Christmas already?

Local shoppers, businesses get an early start to holiday season
By: Michelle Miller-Carl, News Editor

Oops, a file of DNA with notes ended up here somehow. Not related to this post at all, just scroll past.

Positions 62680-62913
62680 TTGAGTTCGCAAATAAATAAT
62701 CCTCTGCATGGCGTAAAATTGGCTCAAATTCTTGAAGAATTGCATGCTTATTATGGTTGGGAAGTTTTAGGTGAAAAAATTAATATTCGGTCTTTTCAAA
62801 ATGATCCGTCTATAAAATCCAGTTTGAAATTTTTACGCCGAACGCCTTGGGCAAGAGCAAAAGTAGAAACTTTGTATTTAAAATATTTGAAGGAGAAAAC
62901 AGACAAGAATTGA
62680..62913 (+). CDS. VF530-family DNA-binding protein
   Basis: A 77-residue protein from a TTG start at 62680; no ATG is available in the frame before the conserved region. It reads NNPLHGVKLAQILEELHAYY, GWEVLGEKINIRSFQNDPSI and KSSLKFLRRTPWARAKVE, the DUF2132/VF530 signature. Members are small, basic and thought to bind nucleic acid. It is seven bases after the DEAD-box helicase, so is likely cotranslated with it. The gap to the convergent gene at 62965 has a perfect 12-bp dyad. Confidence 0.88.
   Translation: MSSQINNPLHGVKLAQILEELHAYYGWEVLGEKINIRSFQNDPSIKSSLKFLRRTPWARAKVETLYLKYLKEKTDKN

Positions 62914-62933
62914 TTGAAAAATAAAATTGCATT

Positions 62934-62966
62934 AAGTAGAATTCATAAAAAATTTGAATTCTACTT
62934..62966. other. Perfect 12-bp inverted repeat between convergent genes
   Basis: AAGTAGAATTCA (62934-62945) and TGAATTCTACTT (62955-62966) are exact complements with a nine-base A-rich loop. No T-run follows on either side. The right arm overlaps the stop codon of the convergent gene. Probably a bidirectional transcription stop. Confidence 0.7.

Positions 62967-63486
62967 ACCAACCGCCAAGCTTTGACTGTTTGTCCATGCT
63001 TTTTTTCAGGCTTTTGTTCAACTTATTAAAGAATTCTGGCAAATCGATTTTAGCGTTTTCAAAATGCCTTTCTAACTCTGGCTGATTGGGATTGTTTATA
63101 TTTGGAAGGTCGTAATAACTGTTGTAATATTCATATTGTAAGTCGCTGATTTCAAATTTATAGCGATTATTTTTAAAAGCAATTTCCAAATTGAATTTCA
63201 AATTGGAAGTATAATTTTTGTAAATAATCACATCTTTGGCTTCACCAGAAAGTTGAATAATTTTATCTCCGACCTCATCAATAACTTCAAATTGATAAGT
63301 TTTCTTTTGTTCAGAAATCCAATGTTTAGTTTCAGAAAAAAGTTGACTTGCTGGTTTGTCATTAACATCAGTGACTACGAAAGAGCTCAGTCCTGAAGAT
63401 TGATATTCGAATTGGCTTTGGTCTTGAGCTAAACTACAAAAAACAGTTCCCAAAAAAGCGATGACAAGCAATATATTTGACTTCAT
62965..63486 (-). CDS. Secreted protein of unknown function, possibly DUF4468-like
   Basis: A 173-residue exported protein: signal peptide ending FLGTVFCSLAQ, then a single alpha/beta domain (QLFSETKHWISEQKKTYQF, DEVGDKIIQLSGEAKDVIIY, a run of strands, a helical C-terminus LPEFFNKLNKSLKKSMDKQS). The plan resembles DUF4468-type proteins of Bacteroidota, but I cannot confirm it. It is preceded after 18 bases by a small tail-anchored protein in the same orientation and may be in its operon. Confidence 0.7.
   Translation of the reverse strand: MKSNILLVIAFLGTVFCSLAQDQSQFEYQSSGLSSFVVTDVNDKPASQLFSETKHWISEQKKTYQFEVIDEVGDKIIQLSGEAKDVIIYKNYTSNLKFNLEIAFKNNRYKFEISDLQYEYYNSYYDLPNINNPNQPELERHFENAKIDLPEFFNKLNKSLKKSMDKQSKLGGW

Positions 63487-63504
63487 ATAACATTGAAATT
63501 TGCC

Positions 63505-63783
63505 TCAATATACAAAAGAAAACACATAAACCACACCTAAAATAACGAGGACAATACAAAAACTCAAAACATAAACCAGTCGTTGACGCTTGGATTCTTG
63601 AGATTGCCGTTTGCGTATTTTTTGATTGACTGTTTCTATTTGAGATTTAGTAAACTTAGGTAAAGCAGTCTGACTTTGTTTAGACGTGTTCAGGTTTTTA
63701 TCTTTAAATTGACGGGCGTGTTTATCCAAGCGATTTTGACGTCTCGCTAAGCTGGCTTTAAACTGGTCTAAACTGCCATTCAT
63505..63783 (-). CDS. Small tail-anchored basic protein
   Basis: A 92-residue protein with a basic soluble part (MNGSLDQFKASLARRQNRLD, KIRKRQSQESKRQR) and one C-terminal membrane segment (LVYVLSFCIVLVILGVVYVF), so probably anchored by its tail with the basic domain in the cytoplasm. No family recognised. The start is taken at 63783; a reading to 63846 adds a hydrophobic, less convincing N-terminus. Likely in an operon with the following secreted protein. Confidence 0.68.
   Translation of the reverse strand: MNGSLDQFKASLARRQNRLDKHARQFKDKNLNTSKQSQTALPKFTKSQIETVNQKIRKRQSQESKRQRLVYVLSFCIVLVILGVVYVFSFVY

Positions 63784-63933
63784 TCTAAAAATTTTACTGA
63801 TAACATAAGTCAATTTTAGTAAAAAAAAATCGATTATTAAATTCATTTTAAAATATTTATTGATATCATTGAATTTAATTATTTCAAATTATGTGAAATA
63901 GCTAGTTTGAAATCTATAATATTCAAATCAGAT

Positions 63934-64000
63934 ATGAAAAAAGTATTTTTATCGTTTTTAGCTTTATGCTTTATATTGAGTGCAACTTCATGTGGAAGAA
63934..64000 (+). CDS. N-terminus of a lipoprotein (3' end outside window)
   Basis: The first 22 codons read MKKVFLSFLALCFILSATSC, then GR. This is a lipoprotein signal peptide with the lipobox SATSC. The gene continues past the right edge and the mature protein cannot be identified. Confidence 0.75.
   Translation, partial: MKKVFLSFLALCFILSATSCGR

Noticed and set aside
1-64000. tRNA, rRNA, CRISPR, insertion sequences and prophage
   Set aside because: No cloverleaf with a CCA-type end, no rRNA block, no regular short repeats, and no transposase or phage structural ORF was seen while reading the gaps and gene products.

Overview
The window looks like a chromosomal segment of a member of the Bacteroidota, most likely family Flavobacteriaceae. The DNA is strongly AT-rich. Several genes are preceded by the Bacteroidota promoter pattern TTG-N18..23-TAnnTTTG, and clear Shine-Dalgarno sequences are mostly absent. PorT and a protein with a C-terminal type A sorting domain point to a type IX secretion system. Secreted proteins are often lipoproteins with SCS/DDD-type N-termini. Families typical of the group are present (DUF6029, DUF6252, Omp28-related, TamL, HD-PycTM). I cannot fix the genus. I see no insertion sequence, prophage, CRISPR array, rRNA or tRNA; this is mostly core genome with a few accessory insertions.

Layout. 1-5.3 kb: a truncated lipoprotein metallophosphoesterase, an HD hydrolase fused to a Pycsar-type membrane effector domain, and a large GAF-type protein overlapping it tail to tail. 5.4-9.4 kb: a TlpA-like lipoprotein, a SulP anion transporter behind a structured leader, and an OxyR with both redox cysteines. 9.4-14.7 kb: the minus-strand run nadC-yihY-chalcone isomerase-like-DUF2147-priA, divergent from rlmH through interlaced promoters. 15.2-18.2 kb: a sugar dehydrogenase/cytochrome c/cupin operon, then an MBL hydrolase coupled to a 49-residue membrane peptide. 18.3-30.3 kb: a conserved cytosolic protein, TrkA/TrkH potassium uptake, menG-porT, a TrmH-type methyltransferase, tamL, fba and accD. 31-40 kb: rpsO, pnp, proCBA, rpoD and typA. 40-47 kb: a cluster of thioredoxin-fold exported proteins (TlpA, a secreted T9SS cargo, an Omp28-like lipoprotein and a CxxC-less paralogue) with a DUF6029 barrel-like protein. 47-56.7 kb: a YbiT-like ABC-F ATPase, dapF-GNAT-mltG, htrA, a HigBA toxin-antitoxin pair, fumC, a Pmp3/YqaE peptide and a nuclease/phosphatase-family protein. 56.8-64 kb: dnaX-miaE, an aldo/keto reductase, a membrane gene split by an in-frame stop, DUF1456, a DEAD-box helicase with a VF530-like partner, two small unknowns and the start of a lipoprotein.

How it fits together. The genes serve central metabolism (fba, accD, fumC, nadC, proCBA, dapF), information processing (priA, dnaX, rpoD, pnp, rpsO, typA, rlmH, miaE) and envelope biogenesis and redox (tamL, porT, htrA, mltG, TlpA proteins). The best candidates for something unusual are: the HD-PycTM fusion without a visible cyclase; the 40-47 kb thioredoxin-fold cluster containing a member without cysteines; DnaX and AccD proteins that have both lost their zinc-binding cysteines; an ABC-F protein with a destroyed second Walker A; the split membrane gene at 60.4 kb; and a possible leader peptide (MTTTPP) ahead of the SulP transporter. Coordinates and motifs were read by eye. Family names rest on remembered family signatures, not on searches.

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The pumpkins haven’t left the porch, but some people already have Santa on the brain. Holiday commercials on TV, Christmas trees on sale and — gasp — “Frosty the Snowman” playing on store speakers are priming consumers for a long holiday season. Over at SaveMart in Auburn, turkey balloons compete for space with red and green snowflakes dangling from the ceiling. That has one concerned shopper speaking out for the neglected holiday. “I don’t like to see Thanksgiving lost between Halloween and Christmas. That’s the time we think about how blessed we are,” said Donna Stutzman, 60, of Newcastle. “You just go from one frenzy to another.” Stutzman was stunned when shopping SaveMart last week to hear Christmas music was already being piped into the store. “All of a sudden I heard ‘Frosty the snowman,’” she said, singing the familiar Christmas tune. “I stopped and looked at this lady in the aisle who I didn’t know and we both silently mouthed, ‘Frosty?’” After initially launching into an all-Christmas music lineup on the store’s radio service, SaveMart has since cut back to only 20 percent Christmas music, said Pamela Dobson, store manager. But an early start to Christmas may be warranted since Thanksgiving falls on the fourth (and this year last) Thursday of November. “It’s only three weeks after Thanksgiving until Christmas, which is shorter than it would normally be,” Dobson said. “That time will go fast, as we all know.” Dobson reports that lower gas prices have customers in great spirits, and may be encouraging them to start shopping early. “They’re already buying products for holiday baking,” she said. SaveMart started stocking holiday merchandise the day after Halloween. The aisles are now stuffed with holiday items, from liquor gift sets to home décor and yuletide recipe ideas, Dobson said. The ability to do some early Christmas prep may mean a more stress-free holiday. “I think it’s going to mean less stress for the consumer because they’re planning ahead,” Dobson said. “They’re going to buy better, too, and not use credit cards as much.” Rachel Duarte, 40, of Auburn, agrees. “It makes sense because there’s more time to buy stuff and you can buy a few gifts at a time,” she said. According to a survey by the National Retail Federation, 40 percent of consumers planned to start their holiday shopping before Halloween, as bargain hunters look for ways to spread out their spending. Customers are doing early Christmas shopping over at Wildflower gift shop in Downtown Auburn, which has complimentary gift-wrapping. “We’ve got our Christmas wrap and we’re ready to roll,” said owner Adele Wise. Christmas-related merchandise, from ornaments to Santas and snowmen, has been selling well, she said. “It’s surprising, it seems early to me,” Wise said. “But we still have a fall display. I’d say Christmas is secondary at this point.” Another early sign of the holiday season? Starbucks has started serving up hot mochas and lattes in its signature red holiday cup. That doesn’t bother Sandy Shulman, 82, of Auburn, who was enjoying a coffee and crossword puzzle at the Elm Avenue Starbucks Monday. “I hadn’t thought about Christmas until yesterday, when my wife said she was going to buy me a present,” he said. Some purists believe starting Christmas too early might be turning us all into Grinches. “My theory is by the time Christmas gets here, we’re all out of the mood and angry,” said 81-year-old Claris Goulart of Newcastle. “You lose the spirit before Christmas even gets here.” Well, you can count of Marilyn Welz to wait until the Tuesday before Thanksgiving to set up the Christmas window display at her clothing store Marilyn’s Fashionations — it’s how she’s being doing it for 30 years. But the reason to hold off on a holiday display is to keep her stock moving. “A fall window keeps me selling for fall,” she explained. Old Town Auburn usually doesn’t get into Christmas mode until the week of Thanksgiving, when pole wreaths go up and stores start transforming their windows into winter wonderlands. “Retailers need a lot more time these days to sell for the holiday season and you may see some decorations go up early,” said Linda Robinson, who owns Sun River Clothing Co. in Old Town. “But our customers generally resent the fact that Christmas has become so commercialized with so many large retailers decorating and putting holiday goods out before Halloween.” While hearing “Frosty the Snowman” the first week in November was a little premature for Donna Stutzman’s ears, she hopes the Christmas spirit can last as long as it can. “It is my favorite time of year,” she said. The Journal’s Michelle Miller-Carl can be reached at ---------- Holiday shopping – by the numbers 40 percent of consumers planned to start shopping before Halloween Consumers plan on spending $832.36 on holiday-related shopping this year 40 percent say sales or promotions are the largest factor in determining where to shop — National Retail Federation